It was great. He was standing right there beside me while I was doing it, like an inch away from me, standing in my face, and he said [puts on Barack Obama voice], “That guy’s pretty good. I’m glad I met him. He did good.” I was like, okay, that’s enough for me. I’ve had a good week, personally. I did some stuff in the studio with rapper J. Cole, I had a great audition for a movie, I met the President of the United States of America. I can’t complain. There’s nothing to be mad about.

What movie? Can you say?

I can’t talk about that. But know that it’s a very smart movie and hopefully it’s going to be in the works in a few months. That’s all I can say.

You do have a movie, Ride Along, coming up in 2014.

Yes, I do. Kevin Hart, Ice Cube. It was a fun experience. Kevin is one of the greatest down-to-earth guys ever, and Ice Cube is the same. And I have another movie coming up in the fall called Get a Job. It’s CBS Films, Bryan Cranston, Anna Kendrick, Miles Teller. I’m in it. It’s a good cast.

With so many cast members leaving SNL this season, have you had any conversations with Lorne Michaels about what you’ll be doing next season?

Lorne is Lorne. He just said, “We’ll be talking over the summer,” and I definitely feel like with the void in the cast, that’ll be filled by the younger people who’ve been there for a couple of years. There are people still there who’re going to carry the show on, and I believe I’ll be a part of that. I’m kind of excited to see what happens. My two best friends on the show are Taran Killam and Bobby Moynihan—we’re real close, so it’s going to be crazy to see that transition next year and the responsibilities and the duties that’ll be handed out to us.

Who will you miss the most?

I’ll miss everybody who’s leaving. There’s not one person out of the people who’re departing where I can’t say that I didn’t pick up something from them. Everybody hangs out, man—we’re a family. It’s like three of your family members moving to another state where you can’t see them as much. We’ve had Andy Samberg leave and Kristen Wiig leave but the show still goes on.

You got famous pretty fast. What’s the weirdest fan experience you’ve ever had?

Oh, I’ll tell you one. When I was at the Will Smith Men in Black premiere, there was a girl who came up to me, and she said some stuf—she said [female voice], “Hey, Jay, I’m a big fan. You know you have feminine butt cheeks.” I was like, what? What does that even mean? “You’re nice down there. It’s nice.” She proceeded to get closer to me, and at that point I was like, “Hey, Will, I’m gonna have to leave, I don’t feel this. Thanks for the food, thanks for the laughs and the alcohol, but I’m leaving. I’m not staying, because this is pretty weird.”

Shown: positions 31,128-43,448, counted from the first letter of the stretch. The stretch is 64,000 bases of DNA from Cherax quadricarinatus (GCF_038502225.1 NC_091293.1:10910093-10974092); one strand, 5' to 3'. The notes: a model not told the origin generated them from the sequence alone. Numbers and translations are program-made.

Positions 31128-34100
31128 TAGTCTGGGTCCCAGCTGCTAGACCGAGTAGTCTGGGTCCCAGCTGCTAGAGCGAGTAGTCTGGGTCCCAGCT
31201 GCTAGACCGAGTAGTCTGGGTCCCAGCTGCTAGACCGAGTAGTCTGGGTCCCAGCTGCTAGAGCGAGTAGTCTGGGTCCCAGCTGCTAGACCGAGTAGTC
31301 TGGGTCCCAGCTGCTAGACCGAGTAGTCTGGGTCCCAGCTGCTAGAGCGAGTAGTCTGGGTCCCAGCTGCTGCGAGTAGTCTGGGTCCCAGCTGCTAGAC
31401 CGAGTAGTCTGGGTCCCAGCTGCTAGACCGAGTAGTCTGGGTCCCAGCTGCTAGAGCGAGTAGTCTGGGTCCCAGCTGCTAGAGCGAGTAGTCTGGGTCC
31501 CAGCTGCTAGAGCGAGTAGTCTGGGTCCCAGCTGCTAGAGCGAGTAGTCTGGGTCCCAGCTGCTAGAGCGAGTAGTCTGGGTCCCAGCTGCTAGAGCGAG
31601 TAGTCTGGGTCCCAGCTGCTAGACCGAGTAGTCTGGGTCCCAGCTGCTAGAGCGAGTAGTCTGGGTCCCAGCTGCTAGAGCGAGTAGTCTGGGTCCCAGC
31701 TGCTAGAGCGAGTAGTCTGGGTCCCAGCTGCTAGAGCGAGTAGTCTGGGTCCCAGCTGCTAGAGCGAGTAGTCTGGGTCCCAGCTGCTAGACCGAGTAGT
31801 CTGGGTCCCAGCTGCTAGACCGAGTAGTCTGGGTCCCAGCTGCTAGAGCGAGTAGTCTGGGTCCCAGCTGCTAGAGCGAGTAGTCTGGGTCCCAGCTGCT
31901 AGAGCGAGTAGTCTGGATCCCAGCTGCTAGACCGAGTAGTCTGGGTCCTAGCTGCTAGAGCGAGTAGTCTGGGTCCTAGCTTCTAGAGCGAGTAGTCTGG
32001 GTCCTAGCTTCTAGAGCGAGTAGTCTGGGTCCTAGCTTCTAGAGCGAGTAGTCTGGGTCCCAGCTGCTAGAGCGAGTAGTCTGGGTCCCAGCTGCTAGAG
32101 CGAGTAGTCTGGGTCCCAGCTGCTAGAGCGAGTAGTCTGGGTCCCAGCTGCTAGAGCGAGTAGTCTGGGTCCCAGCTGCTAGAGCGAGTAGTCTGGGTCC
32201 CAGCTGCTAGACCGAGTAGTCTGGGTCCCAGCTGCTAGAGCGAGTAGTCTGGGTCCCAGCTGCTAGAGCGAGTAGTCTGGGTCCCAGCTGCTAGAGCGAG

Meeting Jay-Z was pretty weird, too, because it was the end of the night and we were walking out under the bleachers and he’s standing there, and I didn’t realize it and I turned around, and he’s like [Jay-Z voice], “Yeah, how are you?” And I was just like, dohhhhhh. And I couldn’t say anything, I was frozen, and somebody behind him was like [gruff voice], “Do the Jay-Z impression.” And I was like, “Damn,” and so I was like [Jay-Z voice], “Yeah, I don’t really wanna do it right now cause we about to go onstage, maybe afterward ha ha ha.” And as soon as he came off the stage he was like, “That was perfect timing, perfect.” And we got in the hallway and I was like, “Dude, if you ever want somebody to take over rapping from you, give me a call.” And he started laughing.

You could be his understudy.

Yeah. I wanna be his understudy. Everything. Give me a piece. Let me understudy your money, sir. He’s like half a billionaire.

That’s a cool story, but I still think the feminine hips one is weirder.

That was really weird. She’s saying I have a nice ass, that’s what she’s trying to say, but it came out very weird. Are you saying I have childbearing mother hips? Is that what you’re saying? You don’t say that to somebody the first time you meet them. Maybe if we go out and you buy me a drink or something, but not when we just met. And they’re not childbearing mother hips, they’re adopting mother hips. I adopt.

Jay Pharoah is at the Arlington Drafthouse May 24 through 26. Tickets ($25) are available via Arlington Drafthouse’s website.

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Posted at 10:20 AM/ET, 05/21/2013 RSS | Print | Permalink | Comments () | Washingtonian.com Blogs